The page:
Park Slope/Windsor Terrace, Brooklyn, New York

You're not from here

Mikal Lee June 1, 2016

As a transplant, my relation to gentrification is complicated. What I mean by this is, without birthright I still claim specifically Brooklyn as *home*. I've made the borough my home for the past sixteen years, but this particular interaction occurred about five years after I'd first moved (I've lived several places inside Brooklyn since...). 

As everyone knows, NYC is expensive. You are constantly shuffling roommates or moving, and when rent is due (or overdue) you make good sometimes with who comes through your door. Enter "Calvin" (names changed to product the disgusting and guilty) who moved from Rochester.  Calvin for whatever reason decided that moving to the big city was a great idea. One problem. He was scared of brown and black folk. In the early 2000's Park Slope below 5th ave was primarily a neighborhood of central/south American and middle eastern families. In the mid to late nineties, the block was 'hot' but in a post 9/11 real estate/forest ratner land grab, the middle-class chic on seventh avenue had begun to filter down to the block and infect the neighborhood. I remember sitting on my stoop watching the local teenagers play basketball on the makeshift hoop attached to the fence of the junkyard across the street. Boomboxes would blast all types of music from open first-floor shotgun apartments, while various sistahs and brothas of all walks of life, would sip their beverage (both alcohol and non-alcohol) of choice.  I fell in love with the slope right away. As an emcee, Brooklyn *is the* borough, and all of the energy and flavors of it I'm always going to be about. 

Not "Calvin". Calvin was more into eight balls, PBR's, and sheepishly walking around as if he was about to be mugged any second. One of the first things I did when I moved in, introduced myself to all of my neighbors on the floor I lived. Letting them know, if they needed anything to feel free to knock on my door. After several years, we'd invited one another into each other's homes. I'd share a brew or three on hot days with my homie Mike who lived across the hall. I knew all the teens and sometimes hooped a little with them. The thing so many transplants miss is that, where people live is a home, it's not "territory" and it's not a place you "pioneer". More importantly, it's THEIR neighborhood, you should BE A PART not TAKE IT APART. If I wasn't the only person on the lease and sinking in a sea of debt at the time, I wouldn't of spit on the ground Calvin just walked. Desperate times.... 

Calvin was everything that is wrong with people who have moved to NYC, they are entitled, they are oblivious, they are apathetic and lack empathy. One of my final straws with Calvin was when one of the younger kids, she maybe had just turned thirteen at the time, walked out of the front door of the building headed somewhere. She was decked out in a red Derrick Rose Jersey, some Air Jordans and a red doo-rag (with a yankee fitted, that was *blue*... which is important). He immediately jumps aside, and has this look of terror on his face. I kind of stare at him, like "what is the problem...". I say hi to her, I knew she was headed to the courts because she played on her school's team.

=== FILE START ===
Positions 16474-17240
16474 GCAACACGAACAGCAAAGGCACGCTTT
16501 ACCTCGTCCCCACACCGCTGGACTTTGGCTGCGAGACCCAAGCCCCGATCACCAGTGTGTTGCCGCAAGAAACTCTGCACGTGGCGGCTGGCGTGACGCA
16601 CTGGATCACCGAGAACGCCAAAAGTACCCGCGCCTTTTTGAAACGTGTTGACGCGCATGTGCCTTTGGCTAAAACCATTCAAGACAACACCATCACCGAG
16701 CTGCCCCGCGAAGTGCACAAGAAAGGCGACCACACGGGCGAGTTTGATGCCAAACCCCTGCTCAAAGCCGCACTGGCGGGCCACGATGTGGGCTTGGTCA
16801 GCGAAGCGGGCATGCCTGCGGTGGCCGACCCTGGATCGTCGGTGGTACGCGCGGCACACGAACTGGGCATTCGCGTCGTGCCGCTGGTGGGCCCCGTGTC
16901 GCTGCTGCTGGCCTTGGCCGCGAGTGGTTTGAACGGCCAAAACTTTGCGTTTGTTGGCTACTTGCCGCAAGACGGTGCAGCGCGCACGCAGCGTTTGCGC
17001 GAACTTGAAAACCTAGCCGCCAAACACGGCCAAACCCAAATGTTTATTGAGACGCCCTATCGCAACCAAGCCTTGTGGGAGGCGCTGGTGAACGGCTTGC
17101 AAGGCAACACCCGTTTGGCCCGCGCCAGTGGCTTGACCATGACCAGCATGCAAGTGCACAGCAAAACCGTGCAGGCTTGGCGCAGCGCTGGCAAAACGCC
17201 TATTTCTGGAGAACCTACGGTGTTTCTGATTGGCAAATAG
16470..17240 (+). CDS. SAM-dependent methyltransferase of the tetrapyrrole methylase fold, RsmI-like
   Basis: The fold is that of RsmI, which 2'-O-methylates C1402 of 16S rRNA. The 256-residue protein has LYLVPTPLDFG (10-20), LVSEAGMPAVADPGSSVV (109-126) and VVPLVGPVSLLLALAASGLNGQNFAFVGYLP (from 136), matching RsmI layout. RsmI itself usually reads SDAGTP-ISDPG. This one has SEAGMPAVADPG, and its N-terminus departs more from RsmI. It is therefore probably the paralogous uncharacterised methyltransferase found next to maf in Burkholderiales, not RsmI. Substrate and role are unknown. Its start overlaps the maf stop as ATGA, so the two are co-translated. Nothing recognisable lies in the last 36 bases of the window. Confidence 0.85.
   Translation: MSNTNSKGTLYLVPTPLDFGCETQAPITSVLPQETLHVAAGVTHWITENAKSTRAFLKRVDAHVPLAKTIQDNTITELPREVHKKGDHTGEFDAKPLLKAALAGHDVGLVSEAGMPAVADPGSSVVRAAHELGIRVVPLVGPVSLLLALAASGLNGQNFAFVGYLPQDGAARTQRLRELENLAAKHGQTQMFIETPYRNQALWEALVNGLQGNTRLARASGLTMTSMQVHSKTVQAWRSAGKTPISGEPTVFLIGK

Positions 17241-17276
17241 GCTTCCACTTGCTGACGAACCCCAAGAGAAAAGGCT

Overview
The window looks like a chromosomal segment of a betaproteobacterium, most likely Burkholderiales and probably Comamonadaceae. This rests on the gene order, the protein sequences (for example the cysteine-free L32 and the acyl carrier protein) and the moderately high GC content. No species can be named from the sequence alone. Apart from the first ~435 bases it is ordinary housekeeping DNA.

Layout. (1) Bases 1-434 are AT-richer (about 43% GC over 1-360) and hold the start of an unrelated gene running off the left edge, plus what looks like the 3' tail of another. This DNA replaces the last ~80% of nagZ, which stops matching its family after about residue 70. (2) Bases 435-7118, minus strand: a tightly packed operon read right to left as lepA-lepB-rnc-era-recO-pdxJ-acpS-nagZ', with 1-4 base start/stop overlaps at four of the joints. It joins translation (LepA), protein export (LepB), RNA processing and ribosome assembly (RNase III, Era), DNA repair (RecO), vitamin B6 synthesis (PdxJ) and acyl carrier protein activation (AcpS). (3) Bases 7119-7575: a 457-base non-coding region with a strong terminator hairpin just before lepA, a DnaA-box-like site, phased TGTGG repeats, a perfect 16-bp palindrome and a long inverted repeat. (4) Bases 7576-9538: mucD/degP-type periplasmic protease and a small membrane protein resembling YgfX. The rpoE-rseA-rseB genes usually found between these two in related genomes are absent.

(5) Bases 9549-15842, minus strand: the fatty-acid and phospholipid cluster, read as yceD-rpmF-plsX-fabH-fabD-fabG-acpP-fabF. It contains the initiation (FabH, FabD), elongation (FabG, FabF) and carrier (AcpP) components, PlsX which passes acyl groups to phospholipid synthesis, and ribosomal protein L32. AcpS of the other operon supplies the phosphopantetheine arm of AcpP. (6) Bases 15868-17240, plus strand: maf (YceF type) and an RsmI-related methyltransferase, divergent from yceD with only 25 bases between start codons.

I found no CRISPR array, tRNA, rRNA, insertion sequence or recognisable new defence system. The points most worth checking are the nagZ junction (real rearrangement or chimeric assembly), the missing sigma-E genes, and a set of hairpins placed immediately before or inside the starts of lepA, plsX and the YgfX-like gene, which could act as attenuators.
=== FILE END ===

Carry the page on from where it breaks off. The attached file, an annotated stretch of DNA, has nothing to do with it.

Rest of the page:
Calvin literally eyes her down the block, and when it seemed for him she was out of earshot he turns to me and says "She's in a gang!" At this point Calvin had been in the apartment about three months, and this young girl was the granddaughter of the super. He saw her *literally every day*. So I inquired... "what makes you say that", knowing full well he was stupid and racist as fuck for even insinuating. His reason? She was wearing "all red" and had a "doo-rag" on.  I literally just started laughing at his stupidity, at his unfounded fear, and had a tinge of pity for how lost this brotha was (yes... he also, was black... in skin tone only...). But the reality was, Calvin had already called the cops on the block, as had a bunch of other new transplants. When the music was too loud, I went across the hall, said what's up, asked for them to turn it down. IF people were on the stoop too late, heads would just peep out the window... or *close their window*. No one was so afraid, or so impersonal they couldn't just *speak to their neighbor*. Calvin was becoming the norm, though. Self righteous, and wishing to get the vermin that was ruining his lovely Lena Dunham gritty fairytale of the "tough city". If the lack of paying his portion of the rent on time, him almost burning the whole place down the first week or him basically being all around creepy didn't have me lose respect for him, that exchange of him falsely criminalizing a young woman who was going to play ball was pretty much it. Thankfully, I got him out of the apartment and stayed at the address for another few years before the landlord increased the rent by 75 percent to get us out, so they could make it into condos. Ce La Vi. 

- Mikal Amin Lee 
"Brooklyn Vs. Everybody" 

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